New baby whale joins pod off Pacific coast

The endangered southern resident killer whales have a new calf, bringing the population in the three pods up to 89 animals.

The endangered southern resident killer whales have a new calf, bringing the population in the three pods up to 89 animals.


Photograph by: Handout, .


VICTORIA — Whale enthusiasts are celebrating the arrival of a colourful Christmas baby for the endangered southern resident killer whales.


The calf, with characteristic pinky-orange patches, was spotted Saturday in Puget Sound by National Oceanic and Atmospheric Administration researchers and the birth was confirmed Wednesday.


As the calf had fetal folds when the first photos were taken, it is likely it had been born only hours earlier.


"We are really pleased to have another calf in the population," said administration wildlife biologist Brad Hanson.


"The numbers are slowly creeping up, but they're still a concern. They can drop back down just by losing a couple of animals."


The new calf is the third born in 2011 and brings the population in the three pods, which cruise the coast of southern Vancouver Island and Washington State, to 89 animals.


However, mortality rates for calves can be up to 50 per cent, so everyone is keeping their fingers crossed that the J-Pod calf, known as J-48, will make it through the winter.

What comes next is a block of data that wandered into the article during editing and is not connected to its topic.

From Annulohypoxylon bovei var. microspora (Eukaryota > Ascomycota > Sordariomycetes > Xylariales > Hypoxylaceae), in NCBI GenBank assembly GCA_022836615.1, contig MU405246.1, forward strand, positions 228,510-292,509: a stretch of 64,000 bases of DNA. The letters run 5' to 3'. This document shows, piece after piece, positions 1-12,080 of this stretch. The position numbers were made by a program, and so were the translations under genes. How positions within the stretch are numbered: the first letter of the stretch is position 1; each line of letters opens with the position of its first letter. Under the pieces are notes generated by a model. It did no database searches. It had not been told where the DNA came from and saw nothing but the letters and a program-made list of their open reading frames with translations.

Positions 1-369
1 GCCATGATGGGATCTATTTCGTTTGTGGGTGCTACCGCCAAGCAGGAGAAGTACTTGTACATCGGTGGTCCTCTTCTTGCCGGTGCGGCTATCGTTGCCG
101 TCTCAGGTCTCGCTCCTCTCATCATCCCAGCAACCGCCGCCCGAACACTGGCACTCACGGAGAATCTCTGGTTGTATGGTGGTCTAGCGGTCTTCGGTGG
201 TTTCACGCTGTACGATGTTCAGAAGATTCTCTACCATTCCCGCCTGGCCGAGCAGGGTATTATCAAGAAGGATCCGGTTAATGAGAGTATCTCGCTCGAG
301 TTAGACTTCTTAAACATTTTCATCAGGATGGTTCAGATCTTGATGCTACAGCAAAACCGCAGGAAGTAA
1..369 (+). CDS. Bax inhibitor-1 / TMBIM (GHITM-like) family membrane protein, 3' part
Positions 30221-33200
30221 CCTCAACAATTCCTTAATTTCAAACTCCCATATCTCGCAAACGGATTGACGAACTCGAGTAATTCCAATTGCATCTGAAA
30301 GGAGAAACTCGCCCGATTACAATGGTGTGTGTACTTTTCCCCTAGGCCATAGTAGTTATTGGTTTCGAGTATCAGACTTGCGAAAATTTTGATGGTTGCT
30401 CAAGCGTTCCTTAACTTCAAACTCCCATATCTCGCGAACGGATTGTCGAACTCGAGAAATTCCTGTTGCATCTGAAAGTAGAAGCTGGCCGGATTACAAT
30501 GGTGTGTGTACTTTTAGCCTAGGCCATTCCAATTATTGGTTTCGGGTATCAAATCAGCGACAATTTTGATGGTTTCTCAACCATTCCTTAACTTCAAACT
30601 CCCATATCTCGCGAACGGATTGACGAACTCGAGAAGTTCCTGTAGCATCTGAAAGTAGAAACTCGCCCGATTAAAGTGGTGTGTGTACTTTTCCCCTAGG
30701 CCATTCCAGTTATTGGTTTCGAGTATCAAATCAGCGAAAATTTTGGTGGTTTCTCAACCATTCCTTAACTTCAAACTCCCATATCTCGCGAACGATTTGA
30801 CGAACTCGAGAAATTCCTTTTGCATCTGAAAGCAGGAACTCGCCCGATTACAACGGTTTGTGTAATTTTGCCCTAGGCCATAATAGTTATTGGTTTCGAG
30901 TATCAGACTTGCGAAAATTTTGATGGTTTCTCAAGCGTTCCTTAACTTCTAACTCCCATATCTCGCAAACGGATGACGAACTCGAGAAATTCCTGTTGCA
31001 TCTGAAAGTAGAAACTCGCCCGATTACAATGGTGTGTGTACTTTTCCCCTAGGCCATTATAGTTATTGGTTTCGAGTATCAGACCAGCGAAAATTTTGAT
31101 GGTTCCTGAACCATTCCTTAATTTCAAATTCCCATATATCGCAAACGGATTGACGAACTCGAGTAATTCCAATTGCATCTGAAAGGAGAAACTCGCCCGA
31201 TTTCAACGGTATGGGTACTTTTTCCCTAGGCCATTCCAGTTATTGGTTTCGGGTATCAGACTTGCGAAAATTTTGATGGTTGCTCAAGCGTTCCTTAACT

Odds should be stacked on the side of J-48, said Susan Berta of Orca Network.


Mother is 39-year-old J-16, known as Slick. Her previous four calves have survived.


"The first calf always gets the biggest off-loading of toxic chemicals so this one should be getting pretty clean milk," Berta said.


The reason that later calves do not get so many contaminants is that there is less time for the mother to accumulate toxins from food, Hanson said.


Chinook salmon, the primary food for resident killer whales, are heavily contaminated with pollutants such as PCBs and flame retardants.


Other populations of fish-eating killer whales, such as the northern residents and Alaska populations, are recovering faster than the southern residents and researchers are comparing notes and looking for reasons, Hanson said.


"We're continuing to work on all fronts to figure out what factors contribute to that," he said.


Canada's killer whale recovery plans have pointed to lack of chinook salmon, pollution and noise as major factors.


The historic population of southern resident killer whales is believed to have been about 120 animals. The low was in 1973, when, after decades of hunting and captures, the number fell to 71.


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